In run defense, Vernon Butler is extremely inconsistent. When he doesn’t rise instantly off the snap, he can be quite effective controlling his blocker. The problem is that he too frequently gives up his advantage by not using his best attribute (his length) to his advantage. He has a considerable size advantage over most guards, but rarely did I see him using that on back-to-back plays.
This first play on this page is by far my favorite play by Vernon Butler. He does a fantastic job of controlling his blocker while reading the backfield. If his edge defender can hold the outside running lane better, this easily is a tackle for loss for the defense thanks thanks to Butler controlling both A- and B-gaps.
On stretch plays, Butler does a good job of keeping his feet moving, but he needs to keep his shoulders square to the line of scrimmage to fully utilize his strength and length. He gets a partial turn with his hips, but awkwardly attacks the line with his arms extended sideways. The second play is more concerning to me as he doesn’t even attempt the tackle watching the running back sprint right past him.
In goal line situations I would hope Butler would prosper using his power to control blockers. Unfortunately, this was not the case.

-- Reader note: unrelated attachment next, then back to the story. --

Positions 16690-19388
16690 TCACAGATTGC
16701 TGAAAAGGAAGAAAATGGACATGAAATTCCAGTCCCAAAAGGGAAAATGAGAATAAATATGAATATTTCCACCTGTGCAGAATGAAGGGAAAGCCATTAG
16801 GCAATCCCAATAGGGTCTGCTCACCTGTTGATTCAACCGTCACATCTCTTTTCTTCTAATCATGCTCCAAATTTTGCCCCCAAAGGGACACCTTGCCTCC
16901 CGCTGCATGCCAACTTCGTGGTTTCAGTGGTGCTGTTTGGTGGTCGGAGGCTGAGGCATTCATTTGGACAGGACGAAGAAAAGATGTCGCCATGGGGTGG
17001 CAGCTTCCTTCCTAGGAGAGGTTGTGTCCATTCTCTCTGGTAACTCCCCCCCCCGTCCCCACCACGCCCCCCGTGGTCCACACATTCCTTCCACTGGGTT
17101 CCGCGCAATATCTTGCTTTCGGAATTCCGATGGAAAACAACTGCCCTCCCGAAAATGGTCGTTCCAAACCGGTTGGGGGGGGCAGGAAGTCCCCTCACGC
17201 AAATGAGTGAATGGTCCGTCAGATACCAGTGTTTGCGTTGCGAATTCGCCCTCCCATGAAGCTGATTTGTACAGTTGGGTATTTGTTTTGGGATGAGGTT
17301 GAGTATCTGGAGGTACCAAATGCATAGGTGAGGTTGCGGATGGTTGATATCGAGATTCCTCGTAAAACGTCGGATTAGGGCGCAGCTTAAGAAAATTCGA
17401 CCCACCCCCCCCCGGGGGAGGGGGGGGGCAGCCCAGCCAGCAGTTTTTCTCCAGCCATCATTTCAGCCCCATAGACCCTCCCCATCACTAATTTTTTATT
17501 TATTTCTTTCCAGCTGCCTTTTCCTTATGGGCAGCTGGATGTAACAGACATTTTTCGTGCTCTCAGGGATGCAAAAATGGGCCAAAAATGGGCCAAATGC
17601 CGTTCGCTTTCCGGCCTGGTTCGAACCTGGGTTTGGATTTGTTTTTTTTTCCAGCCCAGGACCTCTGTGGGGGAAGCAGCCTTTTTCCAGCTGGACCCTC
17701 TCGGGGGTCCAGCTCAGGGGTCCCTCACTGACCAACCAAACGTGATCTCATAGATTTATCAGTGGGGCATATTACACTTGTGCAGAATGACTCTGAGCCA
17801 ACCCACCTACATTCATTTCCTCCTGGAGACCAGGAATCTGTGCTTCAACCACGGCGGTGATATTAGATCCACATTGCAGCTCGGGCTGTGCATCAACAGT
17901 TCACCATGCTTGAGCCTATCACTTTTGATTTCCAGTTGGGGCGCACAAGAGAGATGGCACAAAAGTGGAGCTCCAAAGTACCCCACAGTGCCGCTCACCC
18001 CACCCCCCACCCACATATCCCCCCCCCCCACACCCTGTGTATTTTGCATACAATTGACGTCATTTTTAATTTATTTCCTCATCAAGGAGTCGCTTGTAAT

Against Western Kentucky, the right guard gets underneath his pads and drives him backwards instantly after the snap allowing the running back a path into the endzone. This is a consistent problem Butler has at the point of attack. This is an excellent block by the right guard, but it’s no different than he’d face in the NFL on a routine basis. In order to win these battles, he needs to stay low and use his length to keep the right guard off of his chest plate.
Against double teams, Butler simply could not hold them. He gets bullied backwards as his pad level rises and he doesn’t keep his feet driving towards the blocker to sustain the block.
Just like in pass rush, Butler’s ability to learn the technique of the position will be crucial in his development. While Butler has all the tools to succeed, he is clearly the biggest project out of all the defensive lineman in consideration for a 1st round pick.
Pro Comparison and Draft Projection
Pro Comparison: Vernon Gholston/Muhammad Wilkerson. This is a rare dual comparison for me, becaused based purely on size and athleticism, he looks like Muhammad Wilkerson as both stand at 6’4″ 325 lbs with 35+ inch arms. With that in mind, I think his lack of refined technique makes me lean towards the Vernon Gholston comparison as both relied on effort and upper body strength to make plays in college.
Projected Round: Late First – Early Second Round.
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